Yeah, absolutely. So we’ve taken an approach, really one of building our our entire platform, I’m really sure high quality data as well as extensibility. So our approach has been such that we know that the world doesn’t stay still does not need to convene to evolve. So what we’ve done with our AI powered labelings, and we’ve been very much more discreetly focused on everything from entities and types of use cases. So kind of to bring you back to what you said earlier, Alex, it’s pretty difficult to it’s going to be quite some time before there are really effective generalized world models, right, that are like, I see everything like a human would see it, I can detect context, occlusions, depth, all these different things. So our verge is much more focused, where we are really driving to end applications and use cases,

Alexander Ferguson 12:54
like an elephant, like, hey, let’s train it just to know what what this elephant looks like, because of its size of tail.

Wendy Gonzalez 13:01
Yeah, because Exactly, and driving in automation that way. But I think the thing that’s really interesting is that there are many use cases that cross different industries. So for example, people tracking is not something that just is needed in a self driving car, where you need to see pedestrians, you may need that in a smart transit network, you may need that for safety applications. We have companies in the retail space, we want to understand traffic, like, you know, coming in and out of the store, what are peak times of you know, of shopping in urban planning company might need that same sort of people tracking information. And so it’s really about how you drive to the use case. And those use cases are kind of scalable and extensible across kind of industry application, if that makes sense.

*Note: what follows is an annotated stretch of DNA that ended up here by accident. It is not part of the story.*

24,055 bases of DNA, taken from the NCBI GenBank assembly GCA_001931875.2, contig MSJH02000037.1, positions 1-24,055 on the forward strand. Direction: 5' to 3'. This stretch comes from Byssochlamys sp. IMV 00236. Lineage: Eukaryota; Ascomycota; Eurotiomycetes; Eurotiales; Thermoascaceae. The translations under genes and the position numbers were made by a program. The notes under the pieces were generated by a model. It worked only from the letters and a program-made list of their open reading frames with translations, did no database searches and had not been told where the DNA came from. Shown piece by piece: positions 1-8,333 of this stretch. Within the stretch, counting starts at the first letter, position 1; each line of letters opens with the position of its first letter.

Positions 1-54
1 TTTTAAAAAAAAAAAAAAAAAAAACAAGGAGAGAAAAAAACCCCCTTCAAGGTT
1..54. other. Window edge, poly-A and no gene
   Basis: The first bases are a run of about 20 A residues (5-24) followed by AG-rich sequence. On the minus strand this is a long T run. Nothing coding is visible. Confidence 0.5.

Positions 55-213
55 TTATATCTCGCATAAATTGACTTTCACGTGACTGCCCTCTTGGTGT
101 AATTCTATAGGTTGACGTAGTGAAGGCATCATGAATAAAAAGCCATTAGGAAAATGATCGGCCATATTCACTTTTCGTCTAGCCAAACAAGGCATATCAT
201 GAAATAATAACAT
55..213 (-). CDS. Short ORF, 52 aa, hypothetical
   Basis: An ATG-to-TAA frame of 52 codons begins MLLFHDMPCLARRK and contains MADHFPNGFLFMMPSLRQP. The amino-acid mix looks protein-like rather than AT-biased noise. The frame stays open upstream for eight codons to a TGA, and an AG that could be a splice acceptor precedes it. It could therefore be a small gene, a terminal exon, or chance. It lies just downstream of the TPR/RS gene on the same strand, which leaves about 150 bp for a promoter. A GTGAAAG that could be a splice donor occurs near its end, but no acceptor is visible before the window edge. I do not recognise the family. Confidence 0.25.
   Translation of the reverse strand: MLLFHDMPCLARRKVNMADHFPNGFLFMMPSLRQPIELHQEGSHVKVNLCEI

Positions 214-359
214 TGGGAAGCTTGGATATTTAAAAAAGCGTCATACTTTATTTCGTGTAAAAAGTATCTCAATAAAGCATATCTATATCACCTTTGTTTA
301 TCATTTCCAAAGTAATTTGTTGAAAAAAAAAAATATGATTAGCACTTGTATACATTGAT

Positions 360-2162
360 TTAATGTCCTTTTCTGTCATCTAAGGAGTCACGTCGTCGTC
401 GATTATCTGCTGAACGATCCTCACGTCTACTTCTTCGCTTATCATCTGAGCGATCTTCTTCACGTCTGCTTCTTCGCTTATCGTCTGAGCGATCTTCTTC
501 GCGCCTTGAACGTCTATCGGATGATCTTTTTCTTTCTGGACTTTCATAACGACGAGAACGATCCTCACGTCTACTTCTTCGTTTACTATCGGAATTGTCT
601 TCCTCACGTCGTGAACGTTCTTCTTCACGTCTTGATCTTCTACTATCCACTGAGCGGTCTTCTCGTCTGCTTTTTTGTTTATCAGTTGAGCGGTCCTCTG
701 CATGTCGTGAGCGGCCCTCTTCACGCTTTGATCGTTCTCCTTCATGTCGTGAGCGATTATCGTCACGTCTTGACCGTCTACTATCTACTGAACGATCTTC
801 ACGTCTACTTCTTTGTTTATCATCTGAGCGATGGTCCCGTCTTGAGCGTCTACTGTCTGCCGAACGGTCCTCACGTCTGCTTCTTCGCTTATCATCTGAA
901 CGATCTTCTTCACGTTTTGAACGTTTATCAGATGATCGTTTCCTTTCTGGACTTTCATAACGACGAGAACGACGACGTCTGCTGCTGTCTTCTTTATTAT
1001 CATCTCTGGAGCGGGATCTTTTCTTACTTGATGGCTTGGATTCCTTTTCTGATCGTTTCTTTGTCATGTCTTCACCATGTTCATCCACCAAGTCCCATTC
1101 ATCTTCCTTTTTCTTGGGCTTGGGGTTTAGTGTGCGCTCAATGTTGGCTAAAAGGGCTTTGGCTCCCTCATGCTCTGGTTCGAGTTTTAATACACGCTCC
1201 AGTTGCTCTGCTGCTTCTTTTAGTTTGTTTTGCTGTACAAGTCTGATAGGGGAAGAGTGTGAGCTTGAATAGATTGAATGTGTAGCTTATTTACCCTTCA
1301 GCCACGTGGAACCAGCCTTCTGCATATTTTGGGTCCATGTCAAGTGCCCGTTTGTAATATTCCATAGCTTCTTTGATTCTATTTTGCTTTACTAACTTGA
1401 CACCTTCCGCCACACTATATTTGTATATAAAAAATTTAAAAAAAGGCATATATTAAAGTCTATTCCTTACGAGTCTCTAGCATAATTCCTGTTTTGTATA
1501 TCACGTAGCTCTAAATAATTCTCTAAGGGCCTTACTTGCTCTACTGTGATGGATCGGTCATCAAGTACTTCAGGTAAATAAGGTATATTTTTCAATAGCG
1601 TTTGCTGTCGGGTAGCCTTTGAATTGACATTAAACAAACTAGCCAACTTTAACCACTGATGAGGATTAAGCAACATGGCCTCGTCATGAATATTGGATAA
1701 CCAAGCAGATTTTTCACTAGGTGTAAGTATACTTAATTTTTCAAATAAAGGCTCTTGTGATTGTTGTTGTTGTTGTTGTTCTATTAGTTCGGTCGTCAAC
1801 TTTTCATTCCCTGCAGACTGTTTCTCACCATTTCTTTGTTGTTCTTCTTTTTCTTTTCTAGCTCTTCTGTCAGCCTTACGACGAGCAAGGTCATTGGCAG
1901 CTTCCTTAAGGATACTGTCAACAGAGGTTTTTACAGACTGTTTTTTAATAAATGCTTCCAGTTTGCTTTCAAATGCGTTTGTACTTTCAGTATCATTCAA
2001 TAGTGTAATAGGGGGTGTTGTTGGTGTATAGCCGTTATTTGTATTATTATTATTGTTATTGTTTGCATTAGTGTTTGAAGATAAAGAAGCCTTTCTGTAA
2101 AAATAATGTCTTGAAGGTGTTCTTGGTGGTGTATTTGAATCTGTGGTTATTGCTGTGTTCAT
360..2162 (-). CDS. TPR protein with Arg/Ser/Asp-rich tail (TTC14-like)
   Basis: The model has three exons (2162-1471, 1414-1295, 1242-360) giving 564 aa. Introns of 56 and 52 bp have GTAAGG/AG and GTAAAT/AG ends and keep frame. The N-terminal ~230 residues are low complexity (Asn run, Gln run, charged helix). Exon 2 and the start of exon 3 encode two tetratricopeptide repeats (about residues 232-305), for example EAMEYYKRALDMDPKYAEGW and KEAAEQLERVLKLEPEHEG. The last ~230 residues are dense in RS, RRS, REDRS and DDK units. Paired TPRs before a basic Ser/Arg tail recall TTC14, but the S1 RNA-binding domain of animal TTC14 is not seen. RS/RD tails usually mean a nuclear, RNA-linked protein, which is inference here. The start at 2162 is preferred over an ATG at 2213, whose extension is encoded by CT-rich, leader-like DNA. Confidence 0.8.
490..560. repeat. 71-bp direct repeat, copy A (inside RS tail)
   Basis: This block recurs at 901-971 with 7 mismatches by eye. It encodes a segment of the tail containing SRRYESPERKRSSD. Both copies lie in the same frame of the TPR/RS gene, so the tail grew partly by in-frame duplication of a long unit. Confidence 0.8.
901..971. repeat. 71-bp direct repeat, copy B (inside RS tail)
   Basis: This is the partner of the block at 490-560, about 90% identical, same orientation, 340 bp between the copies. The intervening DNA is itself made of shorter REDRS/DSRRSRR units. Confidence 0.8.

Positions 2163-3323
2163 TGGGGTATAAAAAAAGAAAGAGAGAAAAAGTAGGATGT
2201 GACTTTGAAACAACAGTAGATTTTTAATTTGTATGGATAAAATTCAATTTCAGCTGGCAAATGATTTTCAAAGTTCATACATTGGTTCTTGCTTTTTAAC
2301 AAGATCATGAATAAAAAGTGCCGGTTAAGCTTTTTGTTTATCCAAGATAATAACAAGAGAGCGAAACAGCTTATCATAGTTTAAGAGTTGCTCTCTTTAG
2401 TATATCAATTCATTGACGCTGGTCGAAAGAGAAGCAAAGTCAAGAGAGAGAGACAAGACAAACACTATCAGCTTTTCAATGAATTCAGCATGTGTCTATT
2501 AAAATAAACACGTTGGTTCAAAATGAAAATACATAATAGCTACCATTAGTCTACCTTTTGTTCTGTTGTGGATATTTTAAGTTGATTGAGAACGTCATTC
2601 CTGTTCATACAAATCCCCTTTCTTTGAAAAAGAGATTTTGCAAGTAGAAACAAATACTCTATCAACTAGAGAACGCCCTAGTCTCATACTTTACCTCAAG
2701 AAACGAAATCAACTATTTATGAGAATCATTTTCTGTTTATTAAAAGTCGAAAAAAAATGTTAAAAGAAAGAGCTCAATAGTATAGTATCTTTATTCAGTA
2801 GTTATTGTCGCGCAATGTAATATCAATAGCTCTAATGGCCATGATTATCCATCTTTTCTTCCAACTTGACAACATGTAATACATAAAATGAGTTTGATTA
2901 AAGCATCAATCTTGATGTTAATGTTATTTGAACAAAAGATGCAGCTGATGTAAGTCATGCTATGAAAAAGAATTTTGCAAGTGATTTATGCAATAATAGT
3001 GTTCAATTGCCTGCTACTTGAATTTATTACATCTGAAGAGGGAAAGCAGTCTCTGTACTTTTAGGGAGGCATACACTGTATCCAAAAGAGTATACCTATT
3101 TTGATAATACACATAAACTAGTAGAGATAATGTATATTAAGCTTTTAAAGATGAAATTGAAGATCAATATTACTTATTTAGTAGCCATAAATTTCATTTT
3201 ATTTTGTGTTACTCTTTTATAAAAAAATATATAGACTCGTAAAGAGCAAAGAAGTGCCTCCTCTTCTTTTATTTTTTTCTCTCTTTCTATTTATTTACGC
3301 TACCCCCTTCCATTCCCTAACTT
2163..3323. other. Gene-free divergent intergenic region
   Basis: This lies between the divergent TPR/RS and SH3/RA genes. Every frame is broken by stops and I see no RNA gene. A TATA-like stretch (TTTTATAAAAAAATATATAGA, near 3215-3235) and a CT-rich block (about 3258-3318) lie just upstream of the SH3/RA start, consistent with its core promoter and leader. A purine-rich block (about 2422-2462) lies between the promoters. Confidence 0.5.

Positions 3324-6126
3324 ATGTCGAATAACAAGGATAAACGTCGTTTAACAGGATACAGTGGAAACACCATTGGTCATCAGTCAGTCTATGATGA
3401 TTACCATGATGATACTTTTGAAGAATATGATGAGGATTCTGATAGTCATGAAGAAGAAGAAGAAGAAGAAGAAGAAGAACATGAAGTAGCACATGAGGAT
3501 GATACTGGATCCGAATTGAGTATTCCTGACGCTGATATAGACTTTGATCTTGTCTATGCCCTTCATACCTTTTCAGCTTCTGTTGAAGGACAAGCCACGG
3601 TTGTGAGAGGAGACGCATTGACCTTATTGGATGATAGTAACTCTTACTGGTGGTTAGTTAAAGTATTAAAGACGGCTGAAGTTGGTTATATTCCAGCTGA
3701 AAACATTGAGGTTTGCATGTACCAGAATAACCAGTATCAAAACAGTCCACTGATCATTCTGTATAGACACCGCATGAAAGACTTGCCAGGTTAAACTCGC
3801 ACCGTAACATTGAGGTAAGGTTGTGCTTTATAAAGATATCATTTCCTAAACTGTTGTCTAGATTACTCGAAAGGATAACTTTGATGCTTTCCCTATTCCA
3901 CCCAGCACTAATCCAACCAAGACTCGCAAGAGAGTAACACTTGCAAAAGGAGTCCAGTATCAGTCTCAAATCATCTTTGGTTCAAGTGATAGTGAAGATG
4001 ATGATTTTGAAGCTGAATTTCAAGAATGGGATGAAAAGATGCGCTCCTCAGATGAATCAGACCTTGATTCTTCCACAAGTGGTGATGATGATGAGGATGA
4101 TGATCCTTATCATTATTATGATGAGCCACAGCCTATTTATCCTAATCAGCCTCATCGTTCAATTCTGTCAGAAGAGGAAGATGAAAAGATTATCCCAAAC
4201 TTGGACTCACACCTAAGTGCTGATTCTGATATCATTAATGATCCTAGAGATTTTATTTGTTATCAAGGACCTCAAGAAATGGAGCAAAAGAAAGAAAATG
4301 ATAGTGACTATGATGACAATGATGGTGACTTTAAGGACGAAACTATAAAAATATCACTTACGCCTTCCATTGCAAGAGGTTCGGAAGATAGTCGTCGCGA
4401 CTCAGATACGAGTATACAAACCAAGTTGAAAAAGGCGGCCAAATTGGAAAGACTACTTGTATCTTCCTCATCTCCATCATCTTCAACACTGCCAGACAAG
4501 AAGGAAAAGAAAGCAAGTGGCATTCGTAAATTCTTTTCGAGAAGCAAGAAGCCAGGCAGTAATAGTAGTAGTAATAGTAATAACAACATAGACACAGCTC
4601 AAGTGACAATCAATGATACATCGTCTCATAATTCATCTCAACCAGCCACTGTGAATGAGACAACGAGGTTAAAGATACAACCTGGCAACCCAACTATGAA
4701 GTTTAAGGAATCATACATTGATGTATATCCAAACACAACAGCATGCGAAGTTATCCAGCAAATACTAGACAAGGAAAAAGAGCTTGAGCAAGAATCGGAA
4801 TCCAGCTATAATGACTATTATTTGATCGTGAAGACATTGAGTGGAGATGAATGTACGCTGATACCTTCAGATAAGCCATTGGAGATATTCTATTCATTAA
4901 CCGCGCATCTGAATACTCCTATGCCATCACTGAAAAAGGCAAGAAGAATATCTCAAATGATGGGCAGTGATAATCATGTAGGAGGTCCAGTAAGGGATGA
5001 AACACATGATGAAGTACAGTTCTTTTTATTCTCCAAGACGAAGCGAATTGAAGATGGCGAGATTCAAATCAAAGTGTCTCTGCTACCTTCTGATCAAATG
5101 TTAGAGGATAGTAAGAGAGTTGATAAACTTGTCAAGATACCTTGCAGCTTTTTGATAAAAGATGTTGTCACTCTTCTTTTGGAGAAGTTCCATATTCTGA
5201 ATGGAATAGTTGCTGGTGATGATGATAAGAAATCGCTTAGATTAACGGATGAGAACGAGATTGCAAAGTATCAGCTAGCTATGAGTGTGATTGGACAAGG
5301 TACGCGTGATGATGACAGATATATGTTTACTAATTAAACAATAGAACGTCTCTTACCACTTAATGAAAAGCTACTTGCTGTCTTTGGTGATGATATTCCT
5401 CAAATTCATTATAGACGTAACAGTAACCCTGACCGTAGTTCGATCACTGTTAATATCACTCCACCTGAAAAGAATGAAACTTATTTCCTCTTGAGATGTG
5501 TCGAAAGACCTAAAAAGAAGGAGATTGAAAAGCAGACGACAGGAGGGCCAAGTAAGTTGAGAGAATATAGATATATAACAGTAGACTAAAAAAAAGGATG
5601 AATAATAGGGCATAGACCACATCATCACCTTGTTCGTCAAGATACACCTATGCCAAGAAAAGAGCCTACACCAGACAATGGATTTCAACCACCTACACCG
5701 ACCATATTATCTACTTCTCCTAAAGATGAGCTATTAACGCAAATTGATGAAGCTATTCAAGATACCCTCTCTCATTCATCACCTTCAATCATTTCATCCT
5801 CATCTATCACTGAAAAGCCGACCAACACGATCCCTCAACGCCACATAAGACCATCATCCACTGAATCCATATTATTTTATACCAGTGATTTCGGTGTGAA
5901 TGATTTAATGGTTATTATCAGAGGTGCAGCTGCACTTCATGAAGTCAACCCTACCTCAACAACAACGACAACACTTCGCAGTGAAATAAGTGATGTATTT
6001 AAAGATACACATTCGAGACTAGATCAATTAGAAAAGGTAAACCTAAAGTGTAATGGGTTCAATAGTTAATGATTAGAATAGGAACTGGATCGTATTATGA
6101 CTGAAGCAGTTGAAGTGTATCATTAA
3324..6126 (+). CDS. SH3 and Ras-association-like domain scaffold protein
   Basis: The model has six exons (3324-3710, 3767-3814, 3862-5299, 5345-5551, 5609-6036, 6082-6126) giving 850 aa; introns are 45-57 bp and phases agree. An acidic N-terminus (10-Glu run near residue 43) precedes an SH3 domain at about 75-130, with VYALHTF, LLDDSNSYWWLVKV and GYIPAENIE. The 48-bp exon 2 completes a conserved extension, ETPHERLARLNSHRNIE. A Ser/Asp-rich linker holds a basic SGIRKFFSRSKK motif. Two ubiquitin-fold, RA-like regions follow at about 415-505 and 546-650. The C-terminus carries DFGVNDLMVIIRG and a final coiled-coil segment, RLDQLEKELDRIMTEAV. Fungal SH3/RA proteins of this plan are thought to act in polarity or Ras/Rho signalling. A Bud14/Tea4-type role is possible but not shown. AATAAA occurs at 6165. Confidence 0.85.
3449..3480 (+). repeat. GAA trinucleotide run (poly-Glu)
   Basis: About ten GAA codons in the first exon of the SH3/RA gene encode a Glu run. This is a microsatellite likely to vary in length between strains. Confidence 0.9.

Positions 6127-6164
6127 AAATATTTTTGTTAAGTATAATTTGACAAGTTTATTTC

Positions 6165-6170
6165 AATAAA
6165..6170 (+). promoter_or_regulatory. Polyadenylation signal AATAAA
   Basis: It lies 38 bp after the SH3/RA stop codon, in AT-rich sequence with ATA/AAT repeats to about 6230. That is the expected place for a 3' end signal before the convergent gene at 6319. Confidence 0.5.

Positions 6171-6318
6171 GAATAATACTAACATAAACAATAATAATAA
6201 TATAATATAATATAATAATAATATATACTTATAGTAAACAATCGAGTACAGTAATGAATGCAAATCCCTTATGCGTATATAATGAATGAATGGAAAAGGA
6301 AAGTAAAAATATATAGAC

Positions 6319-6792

Alexander Ferguson 13:47
Gotcha. Gotcha. Do you guys have any API connections or etc, that allow folks to be able to easily work within other platforms, etc? Or is it basically be able to use your platform, and then they get the insights, and then they export, and they use it in other solutions?

Wendy Gonzalez 14:02
You know, API’s are definitely everything. We want to make the processes as frictionless as possible. So yeah, I mean, our platform has API’s to move launch, you know, training data to do things like the transformation, classification and indexing. We do have a, you know, a data focus, we’re not necessarily trying to be the, you know, we’re not trying to replicate the model development process. We’re really trying to really solve for this kind of like high volume, high accuracy, you know, high complexity, data needs.

Alexander Ferguson 14:31
Gotcha. Curious, Wendy, why, why do you like what you do? Like, what what about what about this whole concept of AI and data management? What What fascinates you about this?

Wendy Gonzalez 14:42